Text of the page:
ABC Renews 'Modern Family' and Praises 'The Bachelor': The Good, the Bad, and the Puzzling

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The major TV networks are making announcements about their schedules this week, responding to the successes and failures in the first half of their 2010-11 seasons, as part of the Television Critics Association winter press tour. ABC president Paul Lee spoke today about the state of his network. What's good, bad, and puzzling about what he had to say?

The Good:

"A brand that combines smart with heart..."

That's Lee's vision for ABC, something exemplified in its recent breakout hits like Modern Family and Castle. Lee said that he wants to foster a "showrunner culture" at the network, where producers will be allowed more control over their series.

The network announced early renewals for its hit comedies Modern Family, Cougar Town, and The Middle—all testaments to the success of allowing a show's distinct voice shine through. Similarly, early pick-ups for Shonda Rhimes' Grey's Anatomy and Private Practice—as well as Castle—make a further case for how this "showrunner culture" will continue to set ABC's programming apart from its procedural drama-heavy competitors.

The Bad:

While Lee is to be commended for cheering his smart slate of comedies, his most effusive praise was reserved for a less-deserving program: The Bachelor. "This particular season is going to be delicious and funny and fascinating and sexy in all the right ways," he said. "I would personally hold up The Bachelor—and I take none of the credit for this; this precedes me—of how you can take a really good idea and own it." The takeaway: not only is the The Bachelor going anywhere anytime soon, but expect to see many more copycats in the vein of Dating in the Dark, More to Love and other nadirs of network programming.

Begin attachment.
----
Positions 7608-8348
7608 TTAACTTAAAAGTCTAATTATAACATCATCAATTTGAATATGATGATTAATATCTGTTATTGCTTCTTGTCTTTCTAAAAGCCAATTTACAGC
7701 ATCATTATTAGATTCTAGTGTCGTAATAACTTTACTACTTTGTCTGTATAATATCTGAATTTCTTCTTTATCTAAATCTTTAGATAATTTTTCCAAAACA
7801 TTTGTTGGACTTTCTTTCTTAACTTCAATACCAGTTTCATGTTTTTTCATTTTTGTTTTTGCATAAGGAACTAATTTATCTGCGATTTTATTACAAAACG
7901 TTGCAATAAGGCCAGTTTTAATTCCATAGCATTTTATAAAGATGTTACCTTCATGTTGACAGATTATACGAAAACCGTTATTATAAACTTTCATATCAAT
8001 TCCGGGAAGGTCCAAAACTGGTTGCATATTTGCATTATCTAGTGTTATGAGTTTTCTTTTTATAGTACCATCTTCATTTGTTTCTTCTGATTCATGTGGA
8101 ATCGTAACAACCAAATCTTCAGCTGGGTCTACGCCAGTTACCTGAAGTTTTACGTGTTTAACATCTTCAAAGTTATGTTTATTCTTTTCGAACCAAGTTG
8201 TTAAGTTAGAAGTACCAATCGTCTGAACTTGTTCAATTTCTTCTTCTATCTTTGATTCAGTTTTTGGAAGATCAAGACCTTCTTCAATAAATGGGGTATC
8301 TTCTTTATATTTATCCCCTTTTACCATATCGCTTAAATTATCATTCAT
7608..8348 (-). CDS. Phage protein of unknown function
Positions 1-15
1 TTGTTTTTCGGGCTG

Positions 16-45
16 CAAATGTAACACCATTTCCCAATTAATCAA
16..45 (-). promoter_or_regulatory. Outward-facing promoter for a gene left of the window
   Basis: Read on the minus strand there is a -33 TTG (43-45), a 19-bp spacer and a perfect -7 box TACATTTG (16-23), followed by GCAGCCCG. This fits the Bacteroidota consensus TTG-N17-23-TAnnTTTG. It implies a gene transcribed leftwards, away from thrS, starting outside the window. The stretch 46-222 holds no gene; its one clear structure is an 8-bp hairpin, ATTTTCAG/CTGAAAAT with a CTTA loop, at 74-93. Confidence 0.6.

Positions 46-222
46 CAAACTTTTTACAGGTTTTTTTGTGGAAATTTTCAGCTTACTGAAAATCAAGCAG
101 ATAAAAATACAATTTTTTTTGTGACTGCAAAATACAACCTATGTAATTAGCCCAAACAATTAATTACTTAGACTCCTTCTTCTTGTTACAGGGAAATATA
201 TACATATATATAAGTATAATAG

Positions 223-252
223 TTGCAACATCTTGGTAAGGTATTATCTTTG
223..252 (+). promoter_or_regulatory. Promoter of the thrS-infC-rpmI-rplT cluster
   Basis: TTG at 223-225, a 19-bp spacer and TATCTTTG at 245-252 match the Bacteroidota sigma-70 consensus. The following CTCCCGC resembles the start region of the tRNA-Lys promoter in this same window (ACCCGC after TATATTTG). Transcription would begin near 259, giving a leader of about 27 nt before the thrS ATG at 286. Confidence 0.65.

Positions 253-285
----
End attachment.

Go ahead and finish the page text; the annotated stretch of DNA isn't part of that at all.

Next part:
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ABC is also gearing up to launch ill-advised TV adaptations of some major pop culture institutions. "We've got a little glint in our eye that we'd love to make a Marvel franchise work on our network," Lee said. The network has development deals for shows based on the Marvel franchises Jessica Jones and The Incredible Hulk. If the failure of Heroes, The Sarah Connor Chronicles, and the struggle to make Chuck, No Ordinary Family, and NBC's just-premiered The Cape into hits is any indication, turning the superhero genre into TV success stories is a mismatched battle.

The other big adaptation news—an eight hour mini-series based on the book Wicked—similarly has the odds stacked against it. Attempts at bringing The Wizard of Oz to the small screen have notoriously failed, most recently with the poorly received mini-series Tin Man on SyFy. That the book has already been made into a smash Broadway musical with its own legion of fans makes the chances of a high-profile flop even higher. Still, Salma Hayek is producing, a gig she previously took on with Ugly Betty, making it a breakout hit in the U.S. Perhaps she'll turn some wizardry on this project as well.

The Puzzling:

Six series pick-ups were announced by the alphabet net today, but missing from the list was their second-highest rated scripted series, Desperate Housewives. Similarly, Brothers and Sisters, which the network showed early faith in this fall by upping its episode order from 18 to 22, has yet to receive a pick up, despite its steady ratings. Considering Fall '10 yielded no breakout hits among ABC's freshman series, you'd think they'd be eager to keep their well-performing stalwarts around.

The most puzzling news, however, comes from Mamie Gummer, star of the new show Off the Map. Gummer, daughter of Meryl Streep, had this to say about her mother: "We don't really talk shop at home. [She talks about] things that any other mother would try to convey, like things about SPF. But no, and I totally understand [why people would think that], but it's not like we own a pizza joint and there is a secret sauce that stays in the family." Based on Off the Map's middling early reviews, Gummer should be seeking out that sauce recipe.